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Posts Tagged ‘fiction plot: ADVENTURE’

MY WRITERS’ TIPS BLOG POSTS ARE COMING AGAIN!

Friends, with my husband’s heart attacks, ICU stay in three different hospitals, including the Cleveland Clinic, for over two months, and his homegoing on November 6th, I’ve not been able to post my weekly Writers’ Tip Blog since August 21st. Richard had two heart attacks that same week, and our lives changed forever.

That was six months ago already to the day when he entered the first ICU. You who’ve experienced the death of a close one know how much “paperwork” is involved in getting your new life in order. I’m finally getting some kind of “normalcy” in my daily routine. Thus, I’m going to try to return to entering a Writers’ Tip Blog post every Monday. Again, I want to thank you all for your continued prayers.

Today we’re going to continue with the different plots that fiction novels can present. I’ve used a wonderful book by Ronald Tobias called MASTER PLOTS AND HOW TO BUILD THEM as my primary resource. This work by Tobias is packed with useful information for any writer of fiction desiring to improve his skills for writing an I-can’t-put-the-book-down manuscript.

In August, I had posted PLOT # 1, THE QUEST. You might want to scroll down and refresh your memory concerning that plot’s specifics. Today we’re going to look at PLOT # 2, ADVENTURE. If you’re a fiction writer, I believe you’ll thoroughly enjoy these posts and glean much information from them to help you become a better writer:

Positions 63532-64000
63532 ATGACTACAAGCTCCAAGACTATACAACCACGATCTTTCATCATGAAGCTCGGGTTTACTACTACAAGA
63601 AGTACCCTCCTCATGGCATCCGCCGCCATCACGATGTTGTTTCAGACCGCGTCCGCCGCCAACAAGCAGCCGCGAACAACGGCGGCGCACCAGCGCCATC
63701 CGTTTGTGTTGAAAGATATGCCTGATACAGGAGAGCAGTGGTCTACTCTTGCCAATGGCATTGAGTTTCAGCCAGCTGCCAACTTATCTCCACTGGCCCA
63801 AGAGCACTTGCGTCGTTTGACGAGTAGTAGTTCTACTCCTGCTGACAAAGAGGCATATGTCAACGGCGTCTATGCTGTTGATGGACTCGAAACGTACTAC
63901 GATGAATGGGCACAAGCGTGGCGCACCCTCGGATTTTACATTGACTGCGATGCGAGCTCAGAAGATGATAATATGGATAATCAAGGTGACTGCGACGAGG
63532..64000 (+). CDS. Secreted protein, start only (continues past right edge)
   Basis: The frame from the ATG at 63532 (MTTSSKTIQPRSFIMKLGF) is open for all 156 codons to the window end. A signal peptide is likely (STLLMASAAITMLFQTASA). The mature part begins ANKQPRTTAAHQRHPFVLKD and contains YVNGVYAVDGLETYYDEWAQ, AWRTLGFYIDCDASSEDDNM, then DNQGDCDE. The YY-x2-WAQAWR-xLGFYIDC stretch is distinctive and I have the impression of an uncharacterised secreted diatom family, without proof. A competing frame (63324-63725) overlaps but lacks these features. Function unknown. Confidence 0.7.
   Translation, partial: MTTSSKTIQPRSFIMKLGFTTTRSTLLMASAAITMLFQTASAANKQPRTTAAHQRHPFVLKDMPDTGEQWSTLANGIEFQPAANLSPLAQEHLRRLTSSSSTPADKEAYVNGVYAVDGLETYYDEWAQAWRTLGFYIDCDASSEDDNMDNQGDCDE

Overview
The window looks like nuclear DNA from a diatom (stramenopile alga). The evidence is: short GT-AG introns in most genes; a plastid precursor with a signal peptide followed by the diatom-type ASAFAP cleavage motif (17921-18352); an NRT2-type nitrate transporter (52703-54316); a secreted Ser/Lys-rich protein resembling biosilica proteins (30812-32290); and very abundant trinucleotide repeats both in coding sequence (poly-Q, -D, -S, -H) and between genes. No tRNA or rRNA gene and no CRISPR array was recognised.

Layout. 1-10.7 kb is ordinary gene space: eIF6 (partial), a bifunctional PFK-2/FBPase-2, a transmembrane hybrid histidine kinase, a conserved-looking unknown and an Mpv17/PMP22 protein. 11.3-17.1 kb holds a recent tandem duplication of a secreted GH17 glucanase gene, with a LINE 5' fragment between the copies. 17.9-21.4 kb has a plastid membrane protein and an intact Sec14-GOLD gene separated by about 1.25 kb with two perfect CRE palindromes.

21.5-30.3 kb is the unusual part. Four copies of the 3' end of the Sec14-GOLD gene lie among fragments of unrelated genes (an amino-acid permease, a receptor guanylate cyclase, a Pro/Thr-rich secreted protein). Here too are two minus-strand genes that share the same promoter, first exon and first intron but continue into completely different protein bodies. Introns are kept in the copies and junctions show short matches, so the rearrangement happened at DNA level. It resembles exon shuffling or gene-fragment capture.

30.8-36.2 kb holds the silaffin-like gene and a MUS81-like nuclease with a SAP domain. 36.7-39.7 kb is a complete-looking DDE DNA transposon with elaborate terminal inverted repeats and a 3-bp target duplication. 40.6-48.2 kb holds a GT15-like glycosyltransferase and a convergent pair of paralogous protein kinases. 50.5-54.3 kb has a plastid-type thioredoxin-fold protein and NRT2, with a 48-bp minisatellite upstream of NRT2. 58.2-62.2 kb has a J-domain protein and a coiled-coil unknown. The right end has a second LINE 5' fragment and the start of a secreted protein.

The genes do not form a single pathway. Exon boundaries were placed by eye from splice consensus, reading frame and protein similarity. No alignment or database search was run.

PLOT 2

ADVENTURE

Indiana Jones

Luke Skywalker

James Bond

Robinson Crusoe

The adventure plot resembles the quest plot, but they differ in some profound ways:

  1. The quest plot is a character plot, getting into the mind of that main character. The adventure plot, on the other hand, is an action plot—a plot of the hero in action.
  2. The difference between the two is the focus. In the quest plot, the focus from beginning to end is on the person making the journey. In the adventure plot, the focus is on the journey.
  3. In the adventure plot, the hero searches for fortune somewhere over the rainbow. The purpose of the adventure is the journey, so the hero doesn’t need to change in any special way.
  4. The reader doesn’t get “into the head” of the main character like the quest plot. The protagonist is perfectly fitted for the adventure: He/she is swept up in the event because the event is always larger than the character.
  5. The worlds the main characters live in are anything but “normal.” Readers enjoy the adventures not only for the action but also for the places where the character goes.
  6. If you the reader liked fairy tales as a child, you’ll love adventure plots in an exciting novel. The adventure story is nothing more than a fairy tale for grown-ups.

ALL INFORMATION COMPLIMENTS OF

Tobias, Ronald B. 20 Master Plots: And How to Build Them (Kindle Locations 1185-1207). F+W Media, Inc. Kindle Edition.

Next time, we’ll look at PLOT # 3: PURSUIT

 

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